And Murphy notes that having people like Garreau on the 100-member-plus board helps the company win contracts. “We have a network of individuals that we bring to bear and who are extremely generous with their ideas and enjoy sharing and learning,” says Murphy, who notes that the brain trust helps set GBN “apart from a traditional consulting company.”
Garreau, who is now on book leave from the Post, says he does not profit from GBN consulting projects. However, the Postie concedes that the company does help line up paid speaking engagements for him from time to time. “It’s on a case-by-case basis,” says Garreau of GBN’s assistance with speaking dates. Murphy says that GBN does not function as a speaker’s bureau but does refer queries to its members.
“Everything I do is cleared with [Post] management before I do it,” says Garreau of his relationship with GBN. And the reporter downplays the financial impact of his association with the firm, which has annual revenues of $7.5 million. “It’s a fellowship as much as it is a business,” he says.
Garreau himself raises the most compelling journalistic problem with belonging to the club: It means he shares an institutional tie to most of the people he’s supposed to be covering. “If you go through the list of GBN members, you’ll discover that just about anybody who’s anybody in technology has some connection with this group,” he says.
Post management won’t even let its embattled union members eat cake.
To celebrate the kickoff of its five-day byline strike in early October, Post representatives of the Washington-Baltimore Newspaper Guild invited colleagues to enjoy a piece of cake in celebration of “an important Washington Post milestone.”
As it turns out, that milestone was the 13th month that Post reporters had gone without a raise, according to Rick Weiss, co-chair of the paper’s guild bargaining unit. The guild’s contract with the Post expired in May, and subsequent talks have stalled.
Trish Dunn, the Post’s vice president for labor, didn’t find the union’s stunt cute. In an Oct. 7 letter, Dunn scolded the union for the gathering. “Newsroom management had been assured by the Guild’s representatives that no union meeting would be held—rather, the gathering would only be for co-workers to have some cake. What happened, instead, was a union meeting.”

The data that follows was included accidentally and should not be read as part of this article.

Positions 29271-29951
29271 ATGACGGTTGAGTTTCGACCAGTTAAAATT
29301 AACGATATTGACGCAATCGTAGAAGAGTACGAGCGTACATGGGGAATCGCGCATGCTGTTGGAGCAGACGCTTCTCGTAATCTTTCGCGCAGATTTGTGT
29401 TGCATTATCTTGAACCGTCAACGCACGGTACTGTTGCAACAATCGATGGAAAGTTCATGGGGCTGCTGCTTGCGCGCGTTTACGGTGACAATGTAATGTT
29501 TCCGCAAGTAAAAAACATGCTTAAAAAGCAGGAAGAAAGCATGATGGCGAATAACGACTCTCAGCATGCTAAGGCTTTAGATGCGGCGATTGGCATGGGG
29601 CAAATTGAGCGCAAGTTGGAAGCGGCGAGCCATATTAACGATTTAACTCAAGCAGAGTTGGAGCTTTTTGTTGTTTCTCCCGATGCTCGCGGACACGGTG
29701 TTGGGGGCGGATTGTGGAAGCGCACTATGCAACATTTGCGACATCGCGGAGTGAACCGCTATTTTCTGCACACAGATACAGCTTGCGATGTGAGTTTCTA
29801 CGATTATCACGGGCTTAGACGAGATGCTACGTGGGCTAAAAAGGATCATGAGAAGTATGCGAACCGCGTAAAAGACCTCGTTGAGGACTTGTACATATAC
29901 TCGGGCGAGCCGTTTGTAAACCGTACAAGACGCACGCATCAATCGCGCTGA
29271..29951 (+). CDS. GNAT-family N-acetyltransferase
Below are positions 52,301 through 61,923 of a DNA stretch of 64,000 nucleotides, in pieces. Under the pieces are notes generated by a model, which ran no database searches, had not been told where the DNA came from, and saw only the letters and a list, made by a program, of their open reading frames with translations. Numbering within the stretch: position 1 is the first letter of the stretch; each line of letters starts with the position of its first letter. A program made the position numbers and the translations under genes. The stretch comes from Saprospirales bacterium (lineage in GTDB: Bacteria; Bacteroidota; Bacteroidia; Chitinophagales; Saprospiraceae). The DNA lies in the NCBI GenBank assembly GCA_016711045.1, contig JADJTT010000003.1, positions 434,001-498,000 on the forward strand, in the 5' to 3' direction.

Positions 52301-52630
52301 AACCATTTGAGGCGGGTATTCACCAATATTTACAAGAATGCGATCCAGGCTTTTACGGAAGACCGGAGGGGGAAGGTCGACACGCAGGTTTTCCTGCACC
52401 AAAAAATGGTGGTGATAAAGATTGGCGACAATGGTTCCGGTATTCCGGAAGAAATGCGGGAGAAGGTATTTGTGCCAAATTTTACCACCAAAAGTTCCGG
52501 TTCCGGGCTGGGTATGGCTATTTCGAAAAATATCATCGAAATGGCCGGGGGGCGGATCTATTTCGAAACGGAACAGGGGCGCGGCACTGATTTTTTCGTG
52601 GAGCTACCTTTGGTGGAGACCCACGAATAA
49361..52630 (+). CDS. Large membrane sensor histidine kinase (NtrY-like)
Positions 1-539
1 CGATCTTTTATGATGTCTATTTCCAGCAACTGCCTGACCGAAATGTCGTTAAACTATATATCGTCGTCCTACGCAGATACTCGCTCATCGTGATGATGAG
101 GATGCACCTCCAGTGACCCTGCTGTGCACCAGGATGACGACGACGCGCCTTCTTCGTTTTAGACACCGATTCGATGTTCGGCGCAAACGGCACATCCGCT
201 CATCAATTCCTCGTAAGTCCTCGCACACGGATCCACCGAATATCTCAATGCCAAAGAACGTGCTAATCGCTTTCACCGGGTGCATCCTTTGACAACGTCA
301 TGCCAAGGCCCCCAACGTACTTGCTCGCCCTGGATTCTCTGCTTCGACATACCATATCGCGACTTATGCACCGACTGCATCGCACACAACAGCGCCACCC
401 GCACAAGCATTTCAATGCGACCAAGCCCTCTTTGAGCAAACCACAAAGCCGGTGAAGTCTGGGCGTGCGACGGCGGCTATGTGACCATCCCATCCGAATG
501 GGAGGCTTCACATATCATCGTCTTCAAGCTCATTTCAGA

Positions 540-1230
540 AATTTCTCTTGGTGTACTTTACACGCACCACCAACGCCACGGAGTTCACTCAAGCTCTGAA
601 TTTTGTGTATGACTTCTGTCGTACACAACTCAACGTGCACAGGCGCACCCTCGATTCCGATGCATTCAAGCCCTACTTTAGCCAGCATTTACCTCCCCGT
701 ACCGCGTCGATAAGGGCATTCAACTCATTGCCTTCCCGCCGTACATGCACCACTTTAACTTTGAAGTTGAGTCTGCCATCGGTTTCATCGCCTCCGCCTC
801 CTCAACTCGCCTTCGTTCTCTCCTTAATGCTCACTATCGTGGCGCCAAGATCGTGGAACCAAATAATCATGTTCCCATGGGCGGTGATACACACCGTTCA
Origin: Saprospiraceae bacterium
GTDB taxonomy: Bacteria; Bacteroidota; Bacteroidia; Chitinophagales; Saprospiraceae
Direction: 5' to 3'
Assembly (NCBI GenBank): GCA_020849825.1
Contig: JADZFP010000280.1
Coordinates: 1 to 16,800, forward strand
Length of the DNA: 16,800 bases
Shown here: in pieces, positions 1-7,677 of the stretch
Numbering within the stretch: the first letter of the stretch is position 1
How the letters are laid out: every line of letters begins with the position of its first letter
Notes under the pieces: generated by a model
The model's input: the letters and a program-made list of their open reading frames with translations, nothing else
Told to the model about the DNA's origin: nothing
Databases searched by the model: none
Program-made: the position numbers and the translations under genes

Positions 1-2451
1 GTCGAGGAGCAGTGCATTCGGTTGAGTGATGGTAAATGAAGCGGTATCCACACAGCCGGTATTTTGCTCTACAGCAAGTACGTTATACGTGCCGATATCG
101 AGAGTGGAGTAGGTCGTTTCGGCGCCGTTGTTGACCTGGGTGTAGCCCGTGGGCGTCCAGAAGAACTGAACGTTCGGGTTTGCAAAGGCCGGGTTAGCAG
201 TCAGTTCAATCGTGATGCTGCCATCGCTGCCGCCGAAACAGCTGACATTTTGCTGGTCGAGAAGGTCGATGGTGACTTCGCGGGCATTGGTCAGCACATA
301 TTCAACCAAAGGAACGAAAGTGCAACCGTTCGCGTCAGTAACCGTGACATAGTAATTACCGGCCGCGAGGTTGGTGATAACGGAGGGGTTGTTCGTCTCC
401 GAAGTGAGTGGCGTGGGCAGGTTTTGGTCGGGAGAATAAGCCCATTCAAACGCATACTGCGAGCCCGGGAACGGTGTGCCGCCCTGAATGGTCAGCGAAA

Weiss counters that it’s hard to have a worthwhile union meeting when management is in attendance. Post Assistant Managing Editor for Career Development Tom Wilkinson, says Weiss, stopped by the event. “He might have even taken a piece of cake,” Weiss says.
Wilkinson confirms his presence at the event but reports that he had his cake at an earlier event. “I figured that was enough,” he says.
Most news organizations pride themselves on keeping the advertising division separate from the news division. Sometimes, however, a little coordination between the two goes a long way.
Try this example: On its Web site last week, WUSA-TV (Channel 9) posted a story about the sniper’s Home Depot killing. Titled “Latest Attack Yields New Clues,” the story covered the aftermath of the sniper’s first incursion into Fairfax County.
And the banner ad that accompanied the story? “Fairfax: The Place to Be!”
Officials at Channel 9 and Fairfax’s economic-development office didn’t feel like attaching their names to the foul-up. “When there’s a plane crash, one of the first things you do is tell advertising, and they pull the airline commercials. In this instance, they didn’t do it fast enough,” says a Channel 9 source. The station eventually replaced the ad. —Erik Wemple